Bt.com, by Chas Early
Anwar Sadat, whose peace pact with Israel earned him the Nobel Peace Prize while alienating fellow Arab leaders, was gunned down by members of his own army.
President Anwar Sadat of Egypt, whose ground-breaking pact with Israel had made him a Nobel laureate but incensed Islamists in his country and across the Arab world, was assassinated on this day in 1981 by gunmen as he watched a military parade in Cairo.
Eleven other dignitaries were killed and 28 wounded when assassins led by Khaled el Islambouli, a lieutenant in the Egyptian army with connections to the terrorist group Takfir Wal-Hajira, opened fire as they watched an aerial display.
The men had jumped out of a military truck that was part of the parade and began firing indiscriminately into the crowd, emptying their weapons. Despite the huge military and security presence at the event to mark the eighth anniversary of the Yom Kippur war, their gunfire was not returned for at least 45 seconds.
Eventually security forces fired back, killing two of the attackers and overpowering the rest, as spectators fled for cover. President Sadat was taken by military helicopter to a hospital, but died around two hours later.
The president had been a national hero, having been part of Colonel Nasser’s Free Officers group that had overthrown King Farouk in the Egyptian Revolution in 1952. After two stints as Nasser’s Vice-President, he assumed the Presidency in 1970.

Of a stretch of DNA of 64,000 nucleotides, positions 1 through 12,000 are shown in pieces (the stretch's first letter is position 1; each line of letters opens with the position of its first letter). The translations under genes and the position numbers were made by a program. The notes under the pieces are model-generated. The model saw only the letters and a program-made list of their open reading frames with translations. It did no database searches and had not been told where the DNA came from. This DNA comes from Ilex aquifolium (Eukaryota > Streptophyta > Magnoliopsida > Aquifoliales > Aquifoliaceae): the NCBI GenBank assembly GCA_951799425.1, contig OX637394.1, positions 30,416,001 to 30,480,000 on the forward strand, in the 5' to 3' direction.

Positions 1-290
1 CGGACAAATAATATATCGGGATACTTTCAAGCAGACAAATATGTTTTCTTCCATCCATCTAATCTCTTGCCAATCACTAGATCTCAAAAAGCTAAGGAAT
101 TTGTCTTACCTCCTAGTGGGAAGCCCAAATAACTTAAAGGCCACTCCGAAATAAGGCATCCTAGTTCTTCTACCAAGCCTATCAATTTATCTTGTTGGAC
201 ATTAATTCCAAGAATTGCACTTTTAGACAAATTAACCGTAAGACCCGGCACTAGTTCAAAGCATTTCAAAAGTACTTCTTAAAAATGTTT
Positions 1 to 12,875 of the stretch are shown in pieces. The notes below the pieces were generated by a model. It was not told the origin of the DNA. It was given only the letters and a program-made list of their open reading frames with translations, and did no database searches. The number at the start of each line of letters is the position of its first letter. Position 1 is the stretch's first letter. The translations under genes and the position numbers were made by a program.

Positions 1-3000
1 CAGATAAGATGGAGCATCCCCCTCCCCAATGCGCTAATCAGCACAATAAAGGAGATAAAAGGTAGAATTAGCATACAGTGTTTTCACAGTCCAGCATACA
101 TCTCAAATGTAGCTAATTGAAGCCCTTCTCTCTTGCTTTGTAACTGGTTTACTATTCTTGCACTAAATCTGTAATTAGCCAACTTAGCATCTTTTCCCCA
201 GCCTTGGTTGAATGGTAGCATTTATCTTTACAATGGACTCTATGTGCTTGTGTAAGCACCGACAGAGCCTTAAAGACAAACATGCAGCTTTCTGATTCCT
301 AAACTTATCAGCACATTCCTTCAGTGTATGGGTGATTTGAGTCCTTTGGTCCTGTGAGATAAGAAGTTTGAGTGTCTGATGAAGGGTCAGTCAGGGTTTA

He led Egypt into the Yom Kippur War in 1973 in an attempt to regain the Sinai Peninsula from Israel, but his subsequent negotiations with their Prime Minister Menachim Begin, culminating in the 1979 Egypt-Israel Peace Treaty, had angered Muslims and seen Egypt suspended from the Arab League.
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- Vice-President Hosni Mubarak succeeded Sadat as head of state, while the murdered President’s funeral was attended by a record number of dignitaries, including former US Presidents Gerald Ford, Richard Nixon and Jimmy Carter (pictured above), Israeli Prime Minister Begin and Prince Charles, Lord Carrington and James Callaghan from Great Britain. However representatives of only three of the 24 Arab states went to Cairo to pay their respects.
- Egypt was not readmitted to the Arab League until 1989. Mubarak remained in power for nearly 30 years before resigning following the 2011 Egyptian Revolution.